Charles J. Ogletree Jr., a Harvard law professor who helped reframe debates around criminal justice, school desegregation and reparations during the 1990s and 2000s, all the while mentoring a new generation of Black lawyers that included President Barack Obama and Michelle Obama, died at age 70 on Friday at his home in Odenton, Md (article available here).
Ogletree was known as a brilliant legal mind and a champion for racial equality and social justice in the classroom at Harvard Law School as well as in the courtroom.
"Tree" — as Ogletree was affectionately known to friends — was diagnosed with early-onset Alzheimer’s in 2015. He was as renowned and respected globally as he was close to home. He jetted to South Africa to lend a hand to those drafting the nation's new constitution after apartheid, the same way he jumped in to help generations of law students and young lawyers, as well as a long roster of both indigent and A-list clients.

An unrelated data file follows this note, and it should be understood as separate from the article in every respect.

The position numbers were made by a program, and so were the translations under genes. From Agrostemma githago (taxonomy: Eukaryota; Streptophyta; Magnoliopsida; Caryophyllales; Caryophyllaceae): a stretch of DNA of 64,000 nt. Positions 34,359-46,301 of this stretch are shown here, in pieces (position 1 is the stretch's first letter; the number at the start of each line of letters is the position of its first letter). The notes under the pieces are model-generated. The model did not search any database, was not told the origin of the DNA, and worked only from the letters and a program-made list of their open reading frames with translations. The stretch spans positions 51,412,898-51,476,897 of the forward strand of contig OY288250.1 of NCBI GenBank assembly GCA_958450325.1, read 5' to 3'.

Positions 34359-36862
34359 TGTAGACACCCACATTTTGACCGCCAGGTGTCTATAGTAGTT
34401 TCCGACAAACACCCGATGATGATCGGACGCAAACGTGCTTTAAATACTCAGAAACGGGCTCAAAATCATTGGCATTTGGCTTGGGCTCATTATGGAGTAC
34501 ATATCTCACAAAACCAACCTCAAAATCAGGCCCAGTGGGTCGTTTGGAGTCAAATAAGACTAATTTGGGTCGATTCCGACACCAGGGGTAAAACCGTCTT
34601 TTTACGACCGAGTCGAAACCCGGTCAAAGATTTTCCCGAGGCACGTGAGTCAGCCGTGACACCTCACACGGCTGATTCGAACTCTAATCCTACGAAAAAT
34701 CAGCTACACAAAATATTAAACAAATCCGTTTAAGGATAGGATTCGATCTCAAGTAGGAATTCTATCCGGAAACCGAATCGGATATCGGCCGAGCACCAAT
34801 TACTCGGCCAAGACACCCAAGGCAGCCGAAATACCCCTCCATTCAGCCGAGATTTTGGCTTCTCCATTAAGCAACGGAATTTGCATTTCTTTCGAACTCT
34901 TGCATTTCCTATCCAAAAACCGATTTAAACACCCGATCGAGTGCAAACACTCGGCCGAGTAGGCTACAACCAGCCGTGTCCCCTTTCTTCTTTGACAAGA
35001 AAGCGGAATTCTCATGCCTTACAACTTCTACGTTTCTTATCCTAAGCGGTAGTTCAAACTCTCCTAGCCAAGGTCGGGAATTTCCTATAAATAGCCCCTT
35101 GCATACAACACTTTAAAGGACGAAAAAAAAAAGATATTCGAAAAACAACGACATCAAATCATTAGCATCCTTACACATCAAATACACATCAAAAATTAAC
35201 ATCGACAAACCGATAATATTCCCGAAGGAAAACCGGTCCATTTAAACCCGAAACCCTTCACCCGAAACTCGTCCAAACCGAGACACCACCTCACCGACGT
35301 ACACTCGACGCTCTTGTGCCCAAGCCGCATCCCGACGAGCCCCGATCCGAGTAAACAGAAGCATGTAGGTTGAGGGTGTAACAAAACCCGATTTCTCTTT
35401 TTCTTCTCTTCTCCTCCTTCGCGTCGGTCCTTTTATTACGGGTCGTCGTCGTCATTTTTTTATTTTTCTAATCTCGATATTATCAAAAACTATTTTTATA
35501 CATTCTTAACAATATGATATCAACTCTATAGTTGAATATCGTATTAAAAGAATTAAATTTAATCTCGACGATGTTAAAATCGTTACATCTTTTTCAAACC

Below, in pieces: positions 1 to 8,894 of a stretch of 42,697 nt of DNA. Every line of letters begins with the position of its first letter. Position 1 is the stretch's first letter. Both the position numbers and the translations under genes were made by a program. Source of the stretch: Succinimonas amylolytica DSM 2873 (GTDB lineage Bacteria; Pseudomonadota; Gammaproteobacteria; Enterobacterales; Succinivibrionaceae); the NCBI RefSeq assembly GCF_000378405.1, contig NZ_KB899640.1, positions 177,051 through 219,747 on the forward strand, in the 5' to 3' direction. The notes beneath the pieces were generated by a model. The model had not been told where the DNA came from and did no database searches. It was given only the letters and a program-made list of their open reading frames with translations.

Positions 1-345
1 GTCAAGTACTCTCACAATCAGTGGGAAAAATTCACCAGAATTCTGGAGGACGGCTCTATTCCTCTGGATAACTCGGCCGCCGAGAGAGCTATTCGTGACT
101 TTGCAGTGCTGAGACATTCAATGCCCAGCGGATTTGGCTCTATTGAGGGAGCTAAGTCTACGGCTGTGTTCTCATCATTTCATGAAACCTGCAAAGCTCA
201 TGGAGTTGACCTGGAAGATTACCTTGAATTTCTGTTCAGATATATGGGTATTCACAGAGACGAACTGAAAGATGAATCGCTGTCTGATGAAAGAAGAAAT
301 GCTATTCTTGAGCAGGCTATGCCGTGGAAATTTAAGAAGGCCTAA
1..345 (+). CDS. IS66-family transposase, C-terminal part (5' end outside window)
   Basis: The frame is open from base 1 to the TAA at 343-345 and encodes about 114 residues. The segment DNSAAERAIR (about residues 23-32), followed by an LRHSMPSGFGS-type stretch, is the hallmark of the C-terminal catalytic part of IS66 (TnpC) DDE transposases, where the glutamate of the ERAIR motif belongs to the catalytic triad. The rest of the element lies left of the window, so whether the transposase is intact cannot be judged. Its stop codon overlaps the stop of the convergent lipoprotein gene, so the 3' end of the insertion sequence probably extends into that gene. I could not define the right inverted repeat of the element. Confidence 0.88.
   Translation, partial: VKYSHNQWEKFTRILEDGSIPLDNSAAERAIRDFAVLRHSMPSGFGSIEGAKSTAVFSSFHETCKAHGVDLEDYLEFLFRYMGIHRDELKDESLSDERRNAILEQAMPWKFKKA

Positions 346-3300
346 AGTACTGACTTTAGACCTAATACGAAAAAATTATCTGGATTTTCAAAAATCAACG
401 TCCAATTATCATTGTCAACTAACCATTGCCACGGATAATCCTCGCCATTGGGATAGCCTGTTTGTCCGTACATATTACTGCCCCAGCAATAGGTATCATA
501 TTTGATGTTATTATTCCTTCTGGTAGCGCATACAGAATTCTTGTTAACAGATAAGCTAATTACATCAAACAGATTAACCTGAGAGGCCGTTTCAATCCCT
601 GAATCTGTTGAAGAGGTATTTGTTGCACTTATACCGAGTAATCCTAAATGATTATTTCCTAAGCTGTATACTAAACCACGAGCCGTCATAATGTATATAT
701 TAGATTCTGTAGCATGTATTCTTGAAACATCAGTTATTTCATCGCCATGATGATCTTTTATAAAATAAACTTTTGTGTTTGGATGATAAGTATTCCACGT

As a professor at Harvard Law School, whose faculty he joined in 1985, Professor Ogletree expanded its clinical training efforts, especially in public and indigent defense. Soon after arriving he founded the Criminal Justice Institute, which offers students the opportunity to work in juvenile and district courts around Boston.
He then moved to Washington, where he worked in the city’s public defender’s office and taught as an adjunct professor at American University and the University of the District of Columbia. He developed a reputation as a fierce, brilliant defender of indigent clients, and by the time he left to teach at Harvard he was the office’s deputy director. Even as he settled into academia, Professor Ogletree continued to take on cases.
In February, a new courthouse in Merced, his hometown, was named in his honor.